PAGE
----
Brussels – The ratification of CETA, a controversial EU-Canada trade deal, has been thrown into disarray after EU heads of state and government could not agree to endorse it at a summit in Brussels.
Commenting on the ongoing disagreements over CETA, Greenpeace EU trade policy adviser Shira Stanton said: “Approving CETA would be like buying a house that is leaning dangerously. It’s full of cracks and a fresh lick of paint won’t fix the foundation. Opposition to CETA is mounting on both sides of the Atlantic as people realise that their health, their rights and environmental protection are at stake. It’s time for our governments to reject CETA and rebuild a fairer trade policy that puts people and planet ahead of corporate greed.”
The EU summit did not resolve Belgium’s concerns over CETA. Two of its regional parliaments are opposing CETA because of provisions allowing multinationals to sue states via special investment tribunals, and because it is a danger to public services. CETA has come under fire from NGOs and trade unions in Europe and Canada for being a threat for health and environmental protection, and social rights.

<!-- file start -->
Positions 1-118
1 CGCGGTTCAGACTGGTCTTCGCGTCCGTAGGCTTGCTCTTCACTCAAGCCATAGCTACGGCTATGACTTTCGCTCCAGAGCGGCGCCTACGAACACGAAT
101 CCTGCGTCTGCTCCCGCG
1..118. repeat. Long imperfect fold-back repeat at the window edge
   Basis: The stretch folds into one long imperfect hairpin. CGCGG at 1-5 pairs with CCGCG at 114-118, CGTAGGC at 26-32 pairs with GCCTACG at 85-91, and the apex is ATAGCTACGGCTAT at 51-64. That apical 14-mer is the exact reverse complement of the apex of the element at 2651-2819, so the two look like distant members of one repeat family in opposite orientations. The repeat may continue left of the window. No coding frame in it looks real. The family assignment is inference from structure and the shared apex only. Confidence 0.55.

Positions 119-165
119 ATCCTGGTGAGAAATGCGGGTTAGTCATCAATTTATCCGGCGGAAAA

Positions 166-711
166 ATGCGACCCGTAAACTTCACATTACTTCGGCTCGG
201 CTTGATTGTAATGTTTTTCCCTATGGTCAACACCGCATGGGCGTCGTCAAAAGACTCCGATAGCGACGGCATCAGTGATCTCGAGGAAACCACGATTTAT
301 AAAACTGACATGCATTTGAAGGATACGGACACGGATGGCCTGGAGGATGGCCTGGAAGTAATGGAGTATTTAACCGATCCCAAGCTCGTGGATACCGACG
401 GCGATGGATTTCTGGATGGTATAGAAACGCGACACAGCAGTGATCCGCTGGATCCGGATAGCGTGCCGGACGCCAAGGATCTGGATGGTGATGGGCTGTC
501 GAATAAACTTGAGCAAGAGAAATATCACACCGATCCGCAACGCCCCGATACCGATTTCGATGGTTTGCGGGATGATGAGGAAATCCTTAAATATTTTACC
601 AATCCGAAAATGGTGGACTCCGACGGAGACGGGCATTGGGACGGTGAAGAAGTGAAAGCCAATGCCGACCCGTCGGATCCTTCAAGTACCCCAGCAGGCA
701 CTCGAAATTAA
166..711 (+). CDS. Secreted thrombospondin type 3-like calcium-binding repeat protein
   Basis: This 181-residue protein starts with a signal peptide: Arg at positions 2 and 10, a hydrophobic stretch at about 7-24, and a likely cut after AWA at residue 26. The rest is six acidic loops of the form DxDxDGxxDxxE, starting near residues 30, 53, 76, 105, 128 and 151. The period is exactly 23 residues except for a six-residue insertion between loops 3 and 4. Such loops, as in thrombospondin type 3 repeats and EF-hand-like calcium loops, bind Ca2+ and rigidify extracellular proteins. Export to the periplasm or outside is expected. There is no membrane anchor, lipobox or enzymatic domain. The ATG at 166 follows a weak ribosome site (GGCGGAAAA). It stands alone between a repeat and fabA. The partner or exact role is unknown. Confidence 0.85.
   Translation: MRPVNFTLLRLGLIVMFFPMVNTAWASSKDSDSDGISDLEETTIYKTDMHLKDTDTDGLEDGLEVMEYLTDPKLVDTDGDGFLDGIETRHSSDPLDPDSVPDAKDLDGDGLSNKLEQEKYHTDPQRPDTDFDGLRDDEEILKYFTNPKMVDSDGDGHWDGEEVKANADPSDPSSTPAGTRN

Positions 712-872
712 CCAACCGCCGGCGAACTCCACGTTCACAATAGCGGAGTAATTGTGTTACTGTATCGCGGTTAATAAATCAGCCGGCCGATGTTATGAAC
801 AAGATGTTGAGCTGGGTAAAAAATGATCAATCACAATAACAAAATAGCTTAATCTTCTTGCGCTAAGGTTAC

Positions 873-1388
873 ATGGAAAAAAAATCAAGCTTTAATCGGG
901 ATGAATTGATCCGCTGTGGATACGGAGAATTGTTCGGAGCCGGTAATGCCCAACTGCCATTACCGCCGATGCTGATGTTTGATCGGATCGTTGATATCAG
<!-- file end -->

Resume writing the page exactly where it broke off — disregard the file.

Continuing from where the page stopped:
Even if EU governments can agree to CETA, the deal would only provisionally come into force after the approval of the European Parliament – a vote is scheduled for late 2016 or early 2017. However, ministers are expected to exclude a controversial investment protection system – known as ICS – from provisional application. ICS could nonetheless come into force after ratification by national and regional EU parliaments.
Despite these continued uncertainties, the EU and Canada are still determined to hold a summit in Brussels on 27 October, where they hope to formally sign CETA.
Shira Stanton – Greenpeace EU trade policy adviser: +32 (0)477 790 415, [email protected]
Greenpeace EU press desk: +32 (0)2 274 1911, [email protected]
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